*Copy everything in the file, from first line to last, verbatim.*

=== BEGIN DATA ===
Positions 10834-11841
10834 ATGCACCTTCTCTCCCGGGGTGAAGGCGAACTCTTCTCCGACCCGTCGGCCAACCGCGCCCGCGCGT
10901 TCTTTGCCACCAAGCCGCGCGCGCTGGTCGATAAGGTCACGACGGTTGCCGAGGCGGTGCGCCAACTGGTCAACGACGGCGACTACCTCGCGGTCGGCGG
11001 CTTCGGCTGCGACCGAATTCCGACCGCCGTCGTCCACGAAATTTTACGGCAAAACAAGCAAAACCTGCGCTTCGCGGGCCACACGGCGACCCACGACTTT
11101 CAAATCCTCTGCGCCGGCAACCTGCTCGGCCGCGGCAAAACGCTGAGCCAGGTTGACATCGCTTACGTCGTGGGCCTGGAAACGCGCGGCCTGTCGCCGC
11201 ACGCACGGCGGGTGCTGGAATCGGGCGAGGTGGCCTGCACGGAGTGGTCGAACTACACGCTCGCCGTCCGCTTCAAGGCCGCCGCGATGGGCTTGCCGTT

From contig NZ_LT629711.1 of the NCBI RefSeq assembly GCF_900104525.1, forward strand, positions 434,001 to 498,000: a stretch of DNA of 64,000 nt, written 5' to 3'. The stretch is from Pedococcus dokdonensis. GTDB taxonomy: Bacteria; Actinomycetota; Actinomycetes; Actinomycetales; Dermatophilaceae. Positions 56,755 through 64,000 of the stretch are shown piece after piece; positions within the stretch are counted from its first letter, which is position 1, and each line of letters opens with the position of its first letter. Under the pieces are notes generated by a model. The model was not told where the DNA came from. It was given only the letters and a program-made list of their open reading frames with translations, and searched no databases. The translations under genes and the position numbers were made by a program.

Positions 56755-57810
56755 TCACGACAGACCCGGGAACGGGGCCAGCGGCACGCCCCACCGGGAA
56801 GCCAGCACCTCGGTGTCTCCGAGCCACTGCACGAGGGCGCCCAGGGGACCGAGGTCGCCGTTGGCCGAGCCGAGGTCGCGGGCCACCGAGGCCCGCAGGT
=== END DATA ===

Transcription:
Positions 10834-11841
10834 ATGCACCTTCTCTCCCGGGGTGAAGGCGAACTCTTCTCCGACCCGTCGGCCAACCGCGCCCGCGCGT
10901 TCTTTGCCACCAAGCCGCGCGCGCTGGTCGATAAGGTCACGACGGTTGCCGAGGCGGTGCGCCAACTGGTCAACGACGGCGACTACCTCGCGGTCGGCGG
11001 CTTCGGCTGCGACCGAATTCCGACCGCCGTCGTCCACGAAATTTTACGGCAAAACAAGCAAAACCTGCGCTTCGCGGGCCACACGGCGACCCACGACTTT
11101 CAAATCCTCTGCGCCGGCAACCTGCTCGGCCGCGGCAAAACGCTGAGCCAGGTTGACATCGCTTACGTCGTGGGCCTGGAAACGCGCGGCCTGTCGCCGC
11201 ACGCACGGCGGGTGCTGGAATCGGGCGAGGTGGCCTGCACGGAGTGGTCGAACTACACGCTCGCCGTCCGCTTCAAGGCCGCCGCGATGGGCTTGCCGTT

From contig NZ_LT629711.1 of the NCBI RefSeq assembly GCF_900104525.1, forward strand, positions 434,001 to 498,000: a stretch of DNA of 64,000 nt, written 5' to 3'. The stretch is from Pedococcus dokdonensis. GTDB taxonomy: Bacteria; Actinomycetota; Actinomycetes; Actinomycetales; Dermatophilaceae. Positions 56,755 through 64,000 of the stretch are shown piece after piece; positions within the stretch are counted from its first letter, which is position 1, and each line of letters opens with the position of its first letter. Under the pieces are notes generated by a model. The model was not told where the DNA came from. It was given only the letters and a program-made list of their open reading frames with translations, and searched no databases. The translations under genes and the position numbers were made by a program.

Positions 56755-57810
56755 TCACGACAGACCCGGGAACGGGGCCAGCGGCACGCCCCACCGGGAA
56801 GCCAGCACCTCGGTGTCTCCGAGCCACTGCACGAGGGCGCCCAGGGGACCGAGGTCGCCGTTGGCCGAGCCGAGGTCGCGGGCCACCGAGGCCCGCAGGT